JORDAN, Mont. (AP) _ A Freemen leader who was flown by the FBI to meet a jailed comrade carried a deal back to the anti-government group, and a source said a surrender could come as early as Thursday.

Edwin Clark returned to the ranch late Tuesday and most of the Freemen could be seen entering a barn, presumably to discuss the surrender proposal.

``They've pretty much agreed it won't be a gun battle,'' the source said. ``I'm extremely hopeful at this point. It's an extremely positive sign.''

The source, who is familiar with the FBI strategy and spoke to The Associated Press on condition of anonymity, said progress was made toward a deal that could lead to surrender of the 17 remaining Freemen by Thursday.

He would not elaborate, but said, ``The mere fact that the FBI allowed this to happen is a very positive step.''

Things were quiet at the ranch this morning.

Attorney General Janet Reno, accompanying President Clinton on a trip to a burnt-out church in South Carolina, today told reporters, ``We're doing everything we can to make sure it is resolved peacefully, while preserving all of our options.''

The FBI said it arranged safe passage for Clark to meet with LeRoy Schweitzer in his Billings jail cell on Tuesday, ``In another effort to reach a peaceful resolution.''

The arrest of Schweitzer and another Freemen leader on federal charges of fraud and other crimes sparked the 80-day-old standoff.

``Edwin had to become at peace with LeRoy about it,'' before agreeing to the surrender plans, the source said. ``He didn't want to go forward without checking with LeRoy first.''

A senior federal official in Washington also said Clark was carrying a proposal, which Schweitzer reviewed. But that official, who also spoke on condition of anonymity, cautioned that the agreement still could fall through.

``It's possible what's happening today could end up in an agreement or could end up in nothing,'' the official said.

Clark, one of the original owners of the now-foreclosed land the Freemen occupy, has emerged in recent days as the apparent leader of those remaining in the remote 960-acre farm complex on the eastern Montana plains.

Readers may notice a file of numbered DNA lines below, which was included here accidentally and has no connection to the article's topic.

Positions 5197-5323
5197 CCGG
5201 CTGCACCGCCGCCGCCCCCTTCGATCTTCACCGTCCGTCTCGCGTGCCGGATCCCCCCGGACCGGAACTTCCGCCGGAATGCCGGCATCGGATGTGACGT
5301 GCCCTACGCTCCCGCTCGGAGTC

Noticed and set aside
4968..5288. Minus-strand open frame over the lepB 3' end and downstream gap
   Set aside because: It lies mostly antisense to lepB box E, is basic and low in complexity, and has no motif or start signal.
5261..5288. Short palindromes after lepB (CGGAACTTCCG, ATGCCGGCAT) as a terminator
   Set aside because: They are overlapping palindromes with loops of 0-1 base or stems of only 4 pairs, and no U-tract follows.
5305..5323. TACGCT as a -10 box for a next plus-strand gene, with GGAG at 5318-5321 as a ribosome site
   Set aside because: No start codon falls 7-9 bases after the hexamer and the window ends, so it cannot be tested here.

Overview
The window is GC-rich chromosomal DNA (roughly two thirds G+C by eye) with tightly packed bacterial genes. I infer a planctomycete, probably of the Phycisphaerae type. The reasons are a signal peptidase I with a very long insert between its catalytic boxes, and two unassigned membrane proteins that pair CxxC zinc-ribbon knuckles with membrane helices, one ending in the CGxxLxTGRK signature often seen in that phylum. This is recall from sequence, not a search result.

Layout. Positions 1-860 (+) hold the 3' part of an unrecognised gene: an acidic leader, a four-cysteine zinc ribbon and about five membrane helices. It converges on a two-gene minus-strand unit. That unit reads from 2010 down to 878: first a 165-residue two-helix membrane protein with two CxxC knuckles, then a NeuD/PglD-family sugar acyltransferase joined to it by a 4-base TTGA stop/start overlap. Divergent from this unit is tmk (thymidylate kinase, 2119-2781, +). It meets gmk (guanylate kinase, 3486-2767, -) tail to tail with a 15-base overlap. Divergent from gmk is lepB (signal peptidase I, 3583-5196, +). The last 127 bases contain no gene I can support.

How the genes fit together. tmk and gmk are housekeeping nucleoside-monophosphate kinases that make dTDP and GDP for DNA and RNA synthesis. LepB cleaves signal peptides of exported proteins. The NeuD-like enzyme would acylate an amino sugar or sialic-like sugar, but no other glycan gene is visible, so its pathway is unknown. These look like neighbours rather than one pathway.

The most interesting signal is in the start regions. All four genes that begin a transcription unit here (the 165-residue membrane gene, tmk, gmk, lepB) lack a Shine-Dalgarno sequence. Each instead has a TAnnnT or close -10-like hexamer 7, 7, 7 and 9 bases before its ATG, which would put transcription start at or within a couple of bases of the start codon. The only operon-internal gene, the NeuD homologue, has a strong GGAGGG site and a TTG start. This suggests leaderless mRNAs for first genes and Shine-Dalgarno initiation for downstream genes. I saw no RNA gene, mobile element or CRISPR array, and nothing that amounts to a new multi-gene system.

Accompanying Clark on the FBI plane to Billings were three negotiators from the CAUSE Foundation, third-party mediators the FBI brought in. The group has represented a former Ku Klux Klan leader as well as survivors of the deadly 1993 Branch Davidian siege near Waco, Texas.

Previously, Clark had been allowed to go to an FBI checkpoint just outside the ranch for negotiations and then return to the compound. His 400-mile trip to Billings was the first time he has gone beyond the FBI perimeter. And he is the only Freeman known to have done so who was not surrendering.

``If Edwin had been the leader when I was there, this would be over already,'' said Colorado state Sen. Charles Duke, a leader of the so-called Patriot movement in his state who broke off negotiations with the Freemen last month. ``We tried to make him the leader. He was the owner of that land. If he goes out, everybody goes.''

Clark is wanted on several charges: impersonating public officials by helping to issue bogus arrest warrants and subpoenas on behalf of Freemen-invented courts, and criminal syndicalism for knowingly belonging to a group that advocates crime, violence or terrorism to further political goals.

The Freemen who remain include four women and one 16-year-old girl. Federal charges against the Freemen include allegations they circulated millions of dollars in worthless checks, and threatened to kill a federal judge.

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Associated Press Writer Michael J. Sniffen in Washington contributed to this report.